War Horse

War Horse will make you believe that puppets live and breathe, and perhaps even have souls.
Time Out New York

Emotionally stirring, visually arresting and compellingly told.
Hollywood Reporter

I recently saw War Horse at Lincoln Center Theater at the Vivian Beaumont. It was an amazing experience. Not only is Lincoln Center large and beautiful, especially at night with all the lights, the circular stage on which War Horse was performed is cool and fitting to the storyline. With circular stages I feel like there's no bad seats. Everything about War Horse was beautifully crafted: the details of the set, costumes, puppet design, lighting and projection design. It's no wonder War Horse won five Tony Awards including Best Play.

WAR HORSE travels from the verdant English countryside to the fields of France and Germany at the outbreak of World War I. A boy's beloved horse has been sold to the cavalry and shipped to France. Caught up in enemy fire, the horse serves on both sides of the war, and survives an odyssey that leaves him alone in no-man's land. The boy, now a young man, cannot forget his horse, and embarks on a treacherous mission to find him and bring him home.

WAR HORSE is a magnificent drama, filled with stirring music and beautiful songs. But it is more than just a compelling tale. This is a show of indescribable grandeur and sheer inventiveness — perhaps the most magical production ever staged for the Beaumont. There are breathing, galloping, charging horses on the stage – their flanks, hides and sinews built of steel, leather and aircraft cables. They are life-size puppets strong enough for men to ride. And that's just one element of this imaginative epic (Lincoln Center Theater).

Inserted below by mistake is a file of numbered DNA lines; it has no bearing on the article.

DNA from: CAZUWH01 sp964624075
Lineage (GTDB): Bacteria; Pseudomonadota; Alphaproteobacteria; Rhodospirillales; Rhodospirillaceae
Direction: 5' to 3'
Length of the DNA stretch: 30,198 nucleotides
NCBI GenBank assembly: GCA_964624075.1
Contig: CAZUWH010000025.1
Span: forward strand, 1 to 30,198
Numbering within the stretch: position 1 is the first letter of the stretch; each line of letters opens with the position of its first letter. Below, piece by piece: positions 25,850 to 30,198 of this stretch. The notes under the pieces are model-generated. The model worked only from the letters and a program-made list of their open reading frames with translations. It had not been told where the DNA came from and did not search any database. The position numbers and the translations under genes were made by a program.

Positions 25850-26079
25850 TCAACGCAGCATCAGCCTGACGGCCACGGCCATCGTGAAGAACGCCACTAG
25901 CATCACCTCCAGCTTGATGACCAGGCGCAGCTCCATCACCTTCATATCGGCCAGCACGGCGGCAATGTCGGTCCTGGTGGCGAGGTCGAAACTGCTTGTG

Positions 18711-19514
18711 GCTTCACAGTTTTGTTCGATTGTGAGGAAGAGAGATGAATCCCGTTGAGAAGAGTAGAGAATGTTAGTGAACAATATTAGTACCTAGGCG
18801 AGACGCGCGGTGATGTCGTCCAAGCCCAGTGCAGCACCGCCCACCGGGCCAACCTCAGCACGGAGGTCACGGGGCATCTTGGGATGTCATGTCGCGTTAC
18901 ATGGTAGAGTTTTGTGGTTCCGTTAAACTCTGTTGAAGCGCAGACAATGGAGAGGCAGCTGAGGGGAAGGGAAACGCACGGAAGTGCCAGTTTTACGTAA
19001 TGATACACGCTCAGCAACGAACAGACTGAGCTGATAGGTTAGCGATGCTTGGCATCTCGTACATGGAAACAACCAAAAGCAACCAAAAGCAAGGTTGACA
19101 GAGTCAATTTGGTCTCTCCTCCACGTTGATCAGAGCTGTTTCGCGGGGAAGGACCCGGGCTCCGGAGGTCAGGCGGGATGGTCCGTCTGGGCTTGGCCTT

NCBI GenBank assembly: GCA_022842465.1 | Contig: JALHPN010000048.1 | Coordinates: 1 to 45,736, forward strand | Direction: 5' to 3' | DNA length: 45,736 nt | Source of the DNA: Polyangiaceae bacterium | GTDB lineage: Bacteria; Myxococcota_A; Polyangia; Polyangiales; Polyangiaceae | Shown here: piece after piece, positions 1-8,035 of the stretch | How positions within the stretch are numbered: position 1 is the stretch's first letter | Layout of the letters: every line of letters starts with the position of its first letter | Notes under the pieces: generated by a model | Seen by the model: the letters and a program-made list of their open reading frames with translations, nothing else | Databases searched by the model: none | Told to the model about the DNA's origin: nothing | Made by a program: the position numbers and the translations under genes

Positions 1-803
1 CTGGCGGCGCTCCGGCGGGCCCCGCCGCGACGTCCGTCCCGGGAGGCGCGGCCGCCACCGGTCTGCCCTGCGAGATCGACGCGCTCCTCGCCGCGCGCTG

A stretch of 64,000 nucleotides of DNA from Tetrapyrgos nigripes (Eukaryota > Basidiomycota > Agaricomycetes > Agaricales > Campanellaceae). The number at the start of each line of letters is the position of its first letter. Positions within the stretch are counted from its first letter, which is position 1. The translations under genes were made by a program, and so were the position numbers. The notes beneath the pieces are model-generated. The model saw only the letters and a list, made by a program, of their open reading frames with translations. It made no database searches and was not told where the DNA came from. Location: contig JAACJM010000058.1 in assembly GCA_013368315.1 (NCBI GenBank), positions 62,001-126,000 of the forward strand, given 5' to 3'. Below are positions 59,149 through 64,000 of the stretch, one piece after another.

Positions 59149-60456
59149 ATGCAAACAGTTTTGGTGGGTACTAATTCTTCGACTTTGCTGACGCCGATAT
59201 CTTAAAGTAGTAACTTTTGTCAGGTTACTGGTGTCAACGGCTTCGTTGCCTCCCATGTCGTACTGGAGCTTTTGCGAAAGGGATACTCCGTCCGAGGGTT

I thought the actors did a great job. Billy, the main character, is annoying at times, but I suppose that's to be expected at some points in a play. The woman next to me was laughing when the soldiers faked being shot and fell to the ground, which I thought was inappropriate, but I agree that some parts were a little dramatic.

The best part of the War Horse play are the horses. The mechanisms for the horses are so cool. I was expecting a corny horse costume operated by humans so I was blown away by the intricate puppets.

War Horse is kind of long– 2 hours 40 Minutes including a 15-minute intermission–but it's worth sitting for. I was engaged the entire time because there were so many details of the characters and on the set to observe. War Horse is

definitely one of the top plays I've seen this year. If you see it, make sure to leave time before or after to wander around the Lincoln Center to take some pictures.